From Sarah’s Journal:
On train all day Sunday, Aug. 11th. Very dry and flat; immense white fields. Not very interesting except to note what immense ranches and homes; so far apart with no trees except a few near their house to protect them in winter from snows.
We got off train at different stops for 10 or 15 minutes. Moose Jaw was one stop After we left Calgary the scenery was then so marvelous. Such a wonderful change, that we were afraid we would miss something. We then began to climb the Canadian Rockies, getting our first view of the Bow River.
You can only look at wheat fields so long. My mid-day Sunday, the Doc and his family had given up on taking in the scenery. For Sarah, that’s saying something. The woman seems fascinated by everything we encounter.
“Did you grow up blind and only recently get your vision through some miracle?’’ I teased her.
But by now, even Sarah had given up on the scenery. She was snoozing peacefully in our little car. Margaret was reading a book that had caught her attention in the window of a Chicago bookstore.
“You have to read this,’’ she told me excitedly the next day, after she was a few chapters in.
“What is it?’’ I asked.
“It’s called “The Maltese Falcon,’ ’’ she said. “The man at the bookstore said it just came in last week. I bet it’s going to be a best-seller.’’
I laughed at her excitement over the “new’’ book.
“I’m sure it will do well,’’ I said. “I saw the movie. It was pretty good.’’
Margaret gave me an odd look.
“Oh yeah, I forgot.’’ I said. “But you are right. It’s a great book. My friend, Lowell, lists it as one of his favorites and he’s a well-read man.’’
Doc was looking absently out the window, stopping every now and then to make a notation on a big pad he held on his lap. He seemed deep in thought.
I passed a few hours poring over the edition of the Star-Tribune I had bought in St. Paul, gleaning interesting facts from even the most mundane stories. The newspaper was filled with little items that gave me an insight to what life was like in a bygone era, which for everyone but me, wasn’t bygone at all.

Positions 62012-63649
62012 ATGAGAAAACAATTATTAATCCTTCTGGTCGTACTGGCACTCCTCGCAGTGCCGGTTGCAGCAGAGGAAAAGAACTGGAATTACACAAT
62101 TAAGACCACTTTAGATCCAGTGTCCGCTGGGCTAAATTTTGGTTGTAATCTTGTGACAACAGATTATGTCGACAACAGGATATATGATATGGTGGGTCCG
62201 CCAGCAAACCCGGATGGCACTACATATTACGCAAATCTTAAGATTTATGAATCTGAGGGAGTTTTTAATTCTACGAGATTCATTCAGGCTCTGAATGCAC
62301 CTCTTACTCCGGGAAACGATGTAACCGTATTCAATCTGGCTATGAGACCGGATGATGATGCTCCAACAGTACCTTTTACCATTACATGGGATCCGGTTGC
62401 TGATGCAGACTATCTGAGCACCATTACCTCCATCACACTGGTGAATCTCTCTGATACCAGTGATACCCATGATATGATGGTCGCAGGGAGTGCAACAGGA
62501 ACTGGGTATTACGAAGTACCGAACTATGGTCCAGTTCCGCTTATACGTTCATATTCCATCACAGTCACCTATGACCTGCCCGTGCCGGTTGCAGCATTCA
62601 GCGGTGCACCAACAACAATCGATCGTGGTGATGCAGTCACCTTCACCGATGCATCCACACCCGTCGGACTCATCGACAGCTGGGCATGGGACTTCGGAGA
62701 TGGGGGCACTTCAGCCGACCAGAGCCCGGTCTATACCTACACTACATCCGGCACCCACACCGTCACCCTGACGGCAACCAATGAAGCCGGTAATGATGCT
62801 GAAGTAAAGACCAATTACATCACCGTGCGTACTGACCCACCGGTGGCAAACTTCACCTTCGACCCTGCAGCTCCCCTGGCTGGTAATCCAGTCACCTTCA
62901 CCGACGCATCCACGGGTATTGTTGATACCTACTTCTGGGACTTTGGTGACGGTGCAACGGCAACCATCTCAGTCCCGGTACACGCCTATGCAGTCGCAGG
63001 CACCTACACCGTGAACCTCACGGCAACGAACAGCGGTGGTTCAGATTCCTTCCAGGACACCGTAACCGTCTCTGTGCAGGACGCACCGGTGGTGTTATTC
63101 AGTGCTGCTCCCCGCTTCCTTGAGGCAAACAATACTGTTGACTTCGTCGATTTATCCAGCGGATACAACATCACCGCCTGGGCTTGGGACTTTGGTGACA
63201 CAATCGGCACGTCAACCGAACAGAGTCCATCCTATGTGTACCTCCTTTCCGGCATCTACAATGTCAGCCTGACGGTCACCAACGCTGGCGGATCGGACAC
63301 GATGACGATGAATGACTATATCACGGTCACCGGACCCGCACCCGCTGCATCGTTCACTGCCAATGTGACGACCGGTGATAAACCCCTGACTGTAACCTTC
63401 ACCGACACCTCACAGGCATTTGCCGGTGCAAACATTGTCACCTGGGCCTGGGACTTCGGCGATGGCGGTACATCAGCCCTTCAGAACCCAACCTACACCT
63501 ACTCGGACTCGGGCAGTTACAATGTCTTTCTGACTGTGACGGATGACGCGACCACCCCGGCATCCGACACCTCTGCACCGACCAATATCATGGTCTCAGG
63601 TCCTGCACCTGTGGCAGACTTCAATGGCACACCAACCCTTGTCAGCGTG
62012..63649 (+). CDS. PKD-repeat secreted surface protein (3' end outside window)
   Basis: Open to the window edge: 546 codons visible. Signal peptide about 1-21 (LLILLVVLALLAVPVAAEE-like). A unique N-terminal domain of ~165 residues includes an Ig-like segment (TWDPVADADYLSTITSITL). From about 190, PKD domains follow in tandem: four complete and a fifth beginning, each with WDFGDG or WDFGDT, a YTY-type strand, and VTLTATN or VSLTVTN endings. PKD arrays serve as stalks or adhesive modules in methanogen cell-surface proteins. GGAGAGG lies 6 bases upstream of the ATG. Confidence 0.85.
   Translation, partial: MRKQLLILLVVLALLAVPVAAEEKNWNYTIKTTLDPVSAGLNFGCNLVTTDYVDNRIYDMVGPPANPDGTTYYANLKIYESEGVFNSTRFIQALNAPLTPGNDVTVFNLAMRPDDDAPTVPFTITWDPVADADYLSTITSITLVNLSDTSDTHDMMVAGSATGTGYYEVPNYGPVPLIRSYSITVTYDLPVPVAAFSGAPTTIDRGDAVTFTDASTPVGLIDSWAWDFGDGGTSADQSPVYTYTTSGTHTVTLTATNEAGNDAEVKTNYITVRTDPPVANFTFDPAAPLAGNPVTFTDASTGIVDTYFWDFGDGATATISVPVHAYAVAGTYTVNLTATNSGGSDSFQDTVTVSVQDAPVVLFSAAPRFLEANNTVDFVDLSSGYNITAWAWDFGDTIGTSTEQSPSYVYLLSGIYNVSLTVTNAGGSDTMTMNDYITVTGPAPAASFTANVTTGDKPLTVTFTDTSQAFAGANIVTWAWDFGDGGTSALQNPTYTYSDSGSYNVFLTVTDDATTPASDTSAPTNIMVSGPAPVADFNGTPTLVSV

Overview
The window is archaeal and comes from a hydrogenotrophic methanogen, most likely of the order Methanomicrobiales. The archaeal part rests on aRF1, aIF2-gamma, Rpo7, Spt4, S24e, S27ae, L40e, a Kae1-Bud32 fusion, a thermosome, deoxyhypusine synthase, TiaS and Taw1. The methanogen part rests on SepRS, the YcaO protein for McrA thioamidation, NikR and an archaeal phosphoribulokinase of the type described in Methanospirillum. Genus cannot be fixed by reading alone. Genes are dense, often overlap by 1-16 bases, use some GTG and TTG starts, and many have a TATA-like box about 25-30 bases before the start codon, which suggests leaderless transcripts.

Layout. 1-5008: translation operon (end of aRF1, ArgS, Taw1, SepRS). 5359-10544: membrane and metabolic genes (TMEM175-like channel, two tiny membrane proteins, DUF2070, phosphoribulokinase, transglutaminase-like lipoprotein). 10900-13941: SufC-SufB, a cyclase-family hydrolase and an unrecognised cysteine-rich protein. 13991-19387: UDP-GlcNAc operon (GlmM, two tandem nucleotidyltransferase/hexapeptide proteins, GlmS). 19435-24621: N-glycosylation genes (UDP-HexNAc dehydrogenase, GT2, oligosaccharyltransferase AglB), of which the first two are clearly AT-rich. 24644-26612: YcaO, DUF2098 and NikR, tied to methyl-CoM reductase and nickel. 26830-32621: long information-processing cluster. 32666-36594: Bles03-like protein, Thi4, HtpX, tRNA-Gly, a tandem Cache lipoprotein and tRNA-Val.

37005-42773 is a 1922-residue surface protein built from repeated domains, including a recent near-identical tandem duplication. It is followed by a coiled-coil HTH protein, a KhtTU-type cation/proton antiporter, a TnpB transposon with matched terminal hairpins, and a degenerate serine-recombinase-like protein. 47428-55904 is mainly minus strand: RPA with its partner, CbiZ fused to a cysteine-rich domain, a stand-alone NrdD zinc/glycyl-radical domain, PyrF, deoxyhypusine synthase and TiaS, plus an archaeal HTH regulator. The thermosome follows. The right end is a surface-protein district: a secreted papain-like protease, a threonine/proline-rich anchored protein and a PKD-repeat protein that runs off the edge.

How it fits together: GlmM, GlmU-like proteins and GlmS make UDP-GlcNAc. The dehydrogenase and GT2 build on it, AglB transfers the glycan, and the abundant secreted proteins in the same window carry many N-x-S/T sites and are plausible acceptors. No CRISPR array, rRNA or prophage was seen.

“Doc?’ I said.
“I was wondering how you found me.’’
Doc placed his notepad on the seat next to him.
“Well, you were sort of famous, at least in my circles,’’ he said.
Doc said that my name had come up during the cocktail hour while he was attending a psychiatry conference in Philadelphia. The wife of a colleague – I gathered she was a prominent lady in New York society – had been talking about a trip she had made to Bellevue with the Greater New York Women’s Benevolent Society. The group apparently took time to visit hospitals and orphanages from time to time.
“And that’s when she told me about you,’’ Doc said.
I did remember the ladies’ visit, mainly because the staff spent two days cleaning our quarters, fussing over the most minor of details in preparation for the visit from these important visitors.
I had been at Bellevue for about three weeks and spent much of the time being amazed at what I was being told. They were telling me it was 1930. That’s the sort of information you naturally question, especially when you weren’t even alive in 1930. It was one thing for my fellow patients to agree on the year – with the exception of Tom, of course, who was convinced it was 400 B.C. – but when doctors, nurses, staff and orderlies confirm it, you begin to wonder.
As much I was amazed at what I was being told, it’s far to say everybody else was even more fascinated by what I was telling them. Some of the patients, of course, did not see anything unusual about me talking about what would happen in the future. As G.K. Chesterton once wrote, a man who believes he is a poached egg sees nothing remarkable about being a poached egg. It’s the people who know better that find it interesting.
So the people who seemed most transfixed by more stories about my stories were the ordinary workers. The doctors, as you might suspect, were more interested about what stories told them about my “condition.’’
But it wasn’t that way with the staff, the orderlies, janitors, nurses, etc. They liked me stories because they were so very interesting.
Before long, I was holding court in the day-room on an almost constant basis.